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Decision Making Under Uncertainty

Nicola Botta of PIK Potsdam, Germany, and co-workers have developed a technique for determining how important decisions are in circumstances where the consequences are highly unpredictable.

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When applied to a stylized greenhouse-gas emission problem, the approach showed that choosing an early transition to a decarbonized society is reasonable even when the likelihood of such a transition is very low. The research is part of the European TiPES project on Earth’s system tipping points and was published in the Environmental Modeling & Assessment journal.

We have discovered that it is almost always the case that best decisions are still best, even when the probability that they are actually implemented becomes very, very small.

Nicola Botta, Potsdam Institute for Climate Impact Research

In the research, the investigators used a tested theory of policy advice to generate “best” policies for problems where decisions must be made step by step and under ambiguity.

These policies are then contrasted with the remaining options at a given decision step to determine how vital it is to avoid making a mistake when deciding at that step.

The approach was then implemented to a stylized greenhouse-gas emission problem in which the decision-making goal is twofold: 1) Prevent unmanageable effects of climate change and 2) Avoid harming the economy.

The program now assessed the consequences of two options—initiate a transition to a green economy instantaneously or delay such a transition to stop economic damage.

The analysis shows that the best decisions pay off even when the likelihood of such decisions being implemented is very low, for example, due to political uncertainty or inertia of the legislation.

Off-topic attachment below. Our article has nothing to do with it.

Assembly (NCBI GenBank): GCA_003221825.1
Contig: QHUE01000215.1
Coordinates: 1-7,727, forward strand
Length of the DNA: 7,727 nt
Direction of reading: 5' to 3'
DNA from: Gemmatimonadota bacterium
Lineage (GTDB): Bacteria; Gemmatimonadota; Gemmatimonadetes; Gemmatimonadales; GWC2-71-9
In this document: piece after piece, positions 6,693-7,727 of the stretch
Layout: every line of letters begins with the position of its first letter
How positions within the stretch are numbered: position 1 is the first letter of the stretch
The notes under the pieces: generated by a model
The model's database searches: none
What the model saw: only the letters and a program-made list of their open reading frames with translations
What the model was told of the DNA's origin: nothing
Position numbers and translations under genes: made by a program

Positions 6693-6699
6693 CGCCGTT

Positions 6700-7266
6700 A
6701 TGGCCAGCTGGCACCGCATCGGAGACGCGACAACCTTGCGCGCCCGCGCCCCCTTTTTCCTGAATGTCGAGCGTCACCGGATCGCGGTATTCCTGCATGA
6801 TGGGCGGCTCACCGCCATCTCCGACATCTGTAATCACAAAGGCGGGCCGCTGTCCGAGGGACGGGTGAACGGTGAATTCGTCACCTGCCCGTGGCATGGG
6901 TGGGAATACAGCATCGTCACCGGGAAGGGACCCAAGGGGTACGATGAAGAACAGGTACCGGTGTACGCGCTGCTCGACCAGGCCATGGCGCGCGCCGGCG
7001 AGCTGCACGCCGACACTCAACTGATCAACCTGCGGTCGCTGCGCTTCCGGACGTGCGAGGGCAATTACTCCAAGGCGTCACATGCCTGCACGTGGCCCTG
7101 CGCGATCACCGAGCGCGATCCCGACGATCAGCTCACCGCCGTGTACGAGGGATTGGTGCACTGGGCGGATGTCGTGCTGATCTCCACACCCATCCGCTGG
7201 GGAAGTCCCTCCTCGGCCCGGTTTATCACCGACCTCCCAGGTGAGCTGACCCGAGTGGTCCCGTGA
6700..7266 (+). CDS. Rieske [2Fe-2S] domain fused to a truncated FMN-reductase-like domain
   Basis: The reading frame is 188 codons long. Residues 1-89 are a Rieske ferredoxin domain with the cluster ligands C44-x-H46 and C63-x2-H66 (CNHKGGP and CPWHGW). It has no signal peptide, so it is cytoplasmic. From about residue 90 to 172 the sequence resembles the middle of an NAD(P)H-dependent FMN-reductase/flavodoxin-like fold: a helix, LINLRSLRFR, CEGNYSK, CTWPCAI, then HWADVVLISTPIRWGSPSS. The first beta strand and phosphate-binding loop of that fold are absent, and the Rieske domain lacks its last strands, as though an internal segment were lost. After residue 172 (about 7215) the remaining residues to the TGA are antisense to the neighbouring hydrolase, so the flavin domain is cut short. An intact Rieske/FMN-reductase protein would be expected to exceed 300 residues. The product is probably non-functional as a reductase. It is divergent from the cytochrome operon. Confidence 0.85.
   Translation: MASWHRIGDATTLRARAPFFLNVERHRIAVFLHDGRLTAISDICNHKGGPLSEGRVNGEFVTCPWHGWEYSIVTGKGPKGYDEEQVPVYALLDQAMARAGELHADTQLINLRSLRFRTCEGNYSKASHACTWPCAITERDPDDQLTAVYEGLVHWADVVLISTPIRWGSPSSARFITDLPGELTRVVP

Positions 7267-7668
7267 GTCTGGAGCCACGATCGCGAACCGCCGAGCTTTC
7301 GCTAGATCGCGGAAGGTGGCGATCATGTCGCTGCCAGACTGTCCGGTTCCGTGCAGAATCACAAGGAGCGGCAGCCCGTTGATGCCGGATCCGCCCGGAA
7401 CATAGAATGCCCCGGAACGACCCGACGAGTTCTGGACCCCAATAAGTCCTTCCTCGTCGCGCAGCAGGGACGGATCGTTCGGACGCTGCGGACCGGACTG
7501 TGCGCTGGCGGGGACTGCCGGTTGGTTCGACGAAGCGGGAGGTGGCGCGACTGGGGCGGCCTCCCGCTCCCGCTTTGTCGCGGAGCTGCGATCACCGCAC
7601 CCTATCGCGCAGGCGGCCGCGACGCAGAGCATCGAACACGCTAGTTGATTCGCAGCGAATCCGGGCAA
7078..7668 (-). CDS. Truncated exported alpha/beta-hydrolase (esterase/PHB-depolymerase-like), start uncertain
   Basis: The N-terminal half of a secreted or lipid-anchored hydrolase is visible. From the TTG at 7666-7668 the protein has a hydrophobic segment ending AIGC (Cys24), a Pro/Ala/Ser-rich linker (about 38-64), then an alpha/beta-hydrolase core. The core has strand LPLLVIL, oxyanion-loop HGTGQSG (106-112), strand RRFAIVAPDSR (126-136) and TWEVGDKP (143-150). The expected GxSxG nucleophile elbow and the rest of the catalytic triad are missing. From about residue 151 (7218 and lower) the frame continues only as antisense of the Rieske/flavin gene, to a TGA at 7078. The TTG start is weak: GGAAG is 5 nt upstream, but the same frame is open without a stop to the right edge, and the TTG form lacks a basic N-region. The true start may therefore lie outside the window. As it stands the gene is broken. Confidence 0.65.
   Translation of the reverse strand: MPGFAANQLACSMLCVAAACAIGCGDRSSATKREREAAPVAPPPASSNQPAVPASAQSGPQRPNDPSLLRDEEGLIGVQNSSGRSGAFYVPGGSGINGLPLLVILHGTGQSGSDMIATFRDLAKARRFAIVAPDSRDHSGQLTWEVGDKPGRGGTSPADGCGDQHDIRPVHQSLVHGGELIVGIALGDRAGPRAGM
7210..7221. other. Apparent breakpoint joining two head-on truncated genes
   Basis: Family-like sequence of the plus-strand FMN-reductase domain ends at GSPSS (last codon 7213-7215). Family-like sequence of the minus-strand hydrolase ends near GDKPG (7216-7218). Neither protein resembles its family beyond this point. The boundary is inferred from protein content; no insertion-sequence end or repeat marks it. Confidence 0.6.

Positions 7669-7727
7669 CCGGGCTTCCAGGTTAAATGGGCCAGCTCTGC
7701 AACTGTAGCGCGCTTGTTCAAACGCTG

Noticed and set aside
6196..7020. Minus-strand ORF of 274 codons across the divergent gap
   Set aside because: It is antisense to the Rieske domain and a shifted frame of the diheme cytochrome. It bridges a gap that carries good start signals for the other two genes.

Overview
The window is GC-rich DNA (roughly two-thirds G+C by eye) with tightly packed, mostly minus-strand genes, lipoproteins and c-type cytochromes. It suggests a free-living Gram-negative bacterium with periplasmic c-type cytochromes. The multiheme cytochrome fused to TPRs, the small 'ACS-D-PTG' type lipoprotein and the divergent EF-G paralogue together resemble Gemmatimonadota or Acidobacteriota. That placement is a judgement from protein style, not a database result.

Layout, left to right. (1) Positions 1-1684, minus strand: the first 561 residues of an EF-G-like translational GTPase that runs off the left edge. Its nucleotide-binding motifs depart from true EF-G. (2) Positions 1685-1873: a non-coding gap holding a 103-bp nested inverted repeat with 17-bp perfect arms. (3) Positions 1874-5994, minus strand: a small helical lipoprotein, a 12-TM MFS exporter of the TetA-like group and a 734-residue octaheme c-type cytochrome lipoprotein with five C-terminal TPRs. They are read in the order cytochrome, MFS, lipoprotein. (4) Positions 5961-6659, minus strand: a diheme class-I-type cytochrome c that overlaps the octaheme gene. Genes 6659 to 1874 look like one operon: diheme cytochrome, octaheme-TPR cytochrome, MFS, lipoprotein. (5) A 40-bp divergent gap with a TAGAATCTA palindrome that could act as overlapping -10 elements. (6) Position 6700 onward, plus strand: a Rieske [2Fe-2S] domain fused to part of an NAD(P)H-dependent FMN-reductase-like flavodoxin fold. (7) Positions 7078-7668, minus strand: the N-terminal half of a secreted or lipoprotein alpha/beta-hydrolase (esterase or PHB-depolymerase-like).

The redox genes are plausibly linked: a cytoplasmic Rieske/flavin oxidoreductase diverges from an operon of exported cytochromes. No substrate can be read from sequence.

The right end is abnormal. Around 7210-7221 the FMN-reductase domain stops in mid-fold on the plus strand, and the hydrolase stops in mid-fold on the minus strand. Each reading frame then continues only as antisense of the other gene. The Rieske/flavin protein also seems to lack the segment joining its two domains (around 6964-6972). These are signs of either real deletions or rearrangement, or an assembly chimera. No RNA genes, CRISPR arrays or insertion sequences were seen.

At the first glance this seems surprising, as the common wisdom is that it's not worth betting on something that is not likely to happen. But, if you think twice, the result makes sense. It also provides a guideline to the discussion on whether it is worth to pursue climate targets (like the 1.5 °C target) that are unlikely to actually be met: the answer is yes.

Nicola Botta, Potsdam Institute for Climate Impact Research

More generally, the paper is a methodological contribution towards understanding which decisions under uncertainty matter most. Realizing that certain decisions are less important than others (or less important than expected) can be very helpful, for example in climate negotiations,” explains Nicola Botta.

The TiPES project is an EU Horizon 2020 interdisciplinary climate science project on Earth system tipping points. In more than 10 countries, 18 partner institutions collaborate on this project. The Niels Bohr Institute at the University of Copenhagen, Denmark, and the Potsdam Institute for Climate Impact Research, Germany, coordinate and guide TiPES.

The TiPES project was funded by the European Union’s Horizon 2020 research and innovation program under grant agreement number 820970.

Journal Reference:

Botta, N., et al. (2023) Responsibility Under Uncertainty: Which Climate Decisions Matter Most? Environmental Modeling & Assessment. doi.org/10.1007/s10666-022-09867-w.

Source: https://www.ku.dk/english/

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